Sally Paridis came to NYC in 1993 with her husband Steve. She has a background in law and philanthropy. While completing her Masters in Science and Sustainability Management at New York’s Columbia University, Sally developed the idea for her company CoClear.
Tell us about CoClear and what inspired you to start the business?
CoClear is web application that measures and traces a company’s Green House Gas (GHG) performance. We use fast life cycle analysis (LCA) to inform companies of their environmental and financial impact.
I was inspired to start my business after closely considering where the real market opportunity lay with GHG reduction. I believe companies will insist on controlling their own accounts for GHG’s in the same way they control their financial. Eventually, when carbon has to be publically reported in annual reports (“Integrated Reporting”), corporations will require an accurate, scientific and reliable carbon accounting system on the market. That is CoClear’s main value proposition.
What has been your ‘Ah Ha’ / ‘I’ve made it in the USA moment’
Despite the temporary politics of the moment, having the largest corporations in the world inquiring about our process is encouraging. I think my “Ah Ha” moment is waiting for me along the road.
What have been the hardest lessons in starting a business in New York and how does it differ to Australia?
The US provides a carefully nurtured process for starting a business. There are many academic, state and federal support mechanisms in place, especially in New York, to facilitate, encourage and mentor start-ups. By utilizing and participating in innovation competitions such as the Verizon Powerful Answers award in which CoClear placed in the top 10, being selected by Columbia University to participate in NYCRIN (New York City Innovation Node) programs, we have been guided and assisted at every step of our journey. Americans do this nurturing of businesses very, very well.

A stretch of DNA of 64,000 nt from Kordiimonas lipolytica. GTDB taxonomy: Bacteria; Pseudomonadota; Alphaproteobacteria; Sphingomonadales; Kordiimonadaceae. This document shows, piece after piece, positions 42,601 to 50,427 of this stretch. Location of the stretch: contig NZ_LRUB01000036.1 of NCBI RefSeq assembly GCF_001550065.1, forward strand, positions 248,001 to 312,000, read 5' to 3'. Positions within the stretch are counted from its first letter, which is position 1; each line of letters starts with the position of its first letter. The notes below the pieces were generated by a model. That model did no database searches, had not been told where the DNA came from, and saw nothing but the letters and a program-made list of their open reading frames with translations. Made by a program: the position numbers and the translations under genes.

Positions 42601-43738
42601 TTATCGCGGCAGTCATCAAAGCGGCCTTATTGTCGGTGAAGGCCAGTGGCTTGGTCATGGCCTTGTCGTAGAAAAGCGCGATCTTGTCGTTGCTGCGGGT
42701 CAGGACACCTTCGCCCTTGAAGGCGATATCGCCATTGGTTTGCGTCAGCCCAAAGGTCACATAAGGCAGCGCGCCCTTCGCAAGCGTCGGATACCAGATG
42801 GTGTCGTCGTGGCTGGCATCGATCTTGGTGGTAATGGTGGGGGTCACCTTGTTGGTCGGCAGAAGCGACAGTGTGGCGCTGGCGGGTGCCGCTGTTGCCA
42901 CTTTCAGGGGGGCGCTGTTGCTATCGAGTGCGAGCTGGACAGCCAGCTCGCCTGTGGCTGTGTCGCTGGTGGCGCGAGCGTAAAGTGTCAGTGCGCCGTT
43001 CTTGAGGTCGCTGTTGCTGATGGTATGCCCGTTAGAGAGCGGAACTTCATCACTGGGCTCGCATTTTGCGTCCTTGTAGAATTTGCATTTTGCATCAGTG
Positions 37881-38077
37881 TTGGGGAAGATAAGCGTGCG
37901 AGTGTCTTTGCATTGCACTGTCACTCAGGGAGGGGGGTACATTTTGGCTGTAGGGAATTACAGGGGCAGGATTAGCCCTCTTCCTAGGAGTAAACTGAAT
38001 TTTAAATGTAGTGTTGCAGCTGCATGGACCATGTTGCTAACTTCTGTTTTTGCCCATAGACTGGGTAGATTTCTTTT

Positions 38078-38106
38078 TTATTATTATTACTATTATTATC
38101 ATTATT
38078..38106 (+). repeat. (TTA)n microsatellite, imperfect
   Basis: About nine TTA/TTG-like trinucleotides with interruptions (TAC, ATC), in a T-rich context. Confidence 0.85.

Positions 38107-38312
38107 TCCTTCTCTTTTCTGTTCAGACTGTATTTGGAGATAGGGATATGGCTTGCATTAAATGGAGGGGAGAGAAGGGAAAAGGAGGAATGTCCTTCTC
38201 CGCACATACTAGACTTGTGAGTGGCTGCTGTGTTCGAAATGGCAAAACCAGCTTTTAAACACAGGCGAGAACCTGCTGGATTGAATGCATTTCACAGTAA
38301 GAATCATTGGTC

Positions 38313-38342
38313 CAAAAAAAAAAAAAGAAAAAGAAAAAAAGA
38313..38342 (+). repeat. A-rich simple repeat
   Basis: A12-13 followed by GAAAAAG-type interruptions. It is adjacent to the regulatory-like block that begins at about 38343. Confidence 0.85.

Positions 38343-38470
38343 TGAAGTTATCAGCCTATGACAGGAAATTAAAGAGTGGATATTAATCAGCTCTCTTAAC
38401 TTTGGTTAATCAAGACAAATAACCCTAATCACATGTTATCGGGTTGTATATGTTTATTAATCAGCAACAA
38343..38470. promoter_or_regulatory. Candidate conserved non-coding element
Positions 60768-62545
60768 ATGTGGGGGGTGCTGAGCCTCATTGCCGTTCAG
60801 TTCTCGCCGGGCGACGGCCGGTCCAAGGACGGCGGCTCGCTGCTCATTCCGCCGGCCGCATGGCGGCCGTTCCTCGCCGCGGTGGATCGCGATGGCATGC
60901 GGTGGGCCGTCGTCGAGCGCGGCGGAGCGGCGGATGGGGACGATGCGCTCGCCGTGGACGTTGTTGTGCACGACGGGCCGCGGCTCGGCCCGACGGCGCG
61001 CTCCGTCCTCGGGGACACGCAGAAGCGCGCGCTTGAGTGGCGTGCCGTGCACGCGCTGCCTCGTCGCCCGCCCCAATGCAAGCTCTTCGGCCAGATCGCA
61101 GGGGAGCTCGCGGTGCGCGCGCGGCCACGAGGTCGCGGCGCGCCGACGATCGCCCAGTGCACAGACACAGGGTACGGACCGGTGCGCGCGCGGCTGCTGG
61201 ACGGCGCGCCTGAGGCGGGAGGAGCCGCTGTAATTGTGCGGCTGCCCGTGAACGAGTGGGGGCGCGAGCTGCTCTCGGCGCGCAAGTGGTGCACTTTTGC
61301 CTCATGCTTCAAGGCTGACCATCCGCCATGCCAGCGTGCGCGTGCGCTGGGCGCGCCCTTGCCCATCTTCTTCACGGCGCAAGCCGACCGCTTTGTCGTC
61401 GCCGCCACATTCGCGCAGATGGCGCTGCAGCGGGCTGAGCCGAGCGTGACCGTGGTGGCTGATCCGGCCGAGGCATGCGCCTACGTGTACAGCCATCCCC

The Australian market for innovation programs is just starting to grow and friends in Australia tell me this market is a hot market right now.
Where have you been most successful in marketing your business?
Companies have to believe in the idea of GHG reduction before they contact us. We are not selling anything material to them. We rely on recommendations from our pilot clients, the expertise of our team, and our pioneering reports to set the tone. Once you have come in contact with one of those it usually triggers a genuine appetite to find out more. We’re a word of mouth business and the sharing of our reports by the most respected voices in the business is helping to build our brand.
Do you have any mentors, and how have people been with sharing information and their networks?
I have a highly accomplished and diverse advisory board that have all been generous to CoClear with their time. I have received legal advice from the outstanding Australian legal expert Christine Zorzi who also lives in New York. This has been an invaluable asset and her good judgment continues to inspire me to make sound decisions. I know our earliest decisions stand to become the foundations of something strong and resilient. Christine gives the best advice I can’t afford. I also thank my husband, Steve Paridis, for the same unflinching support and mentorship.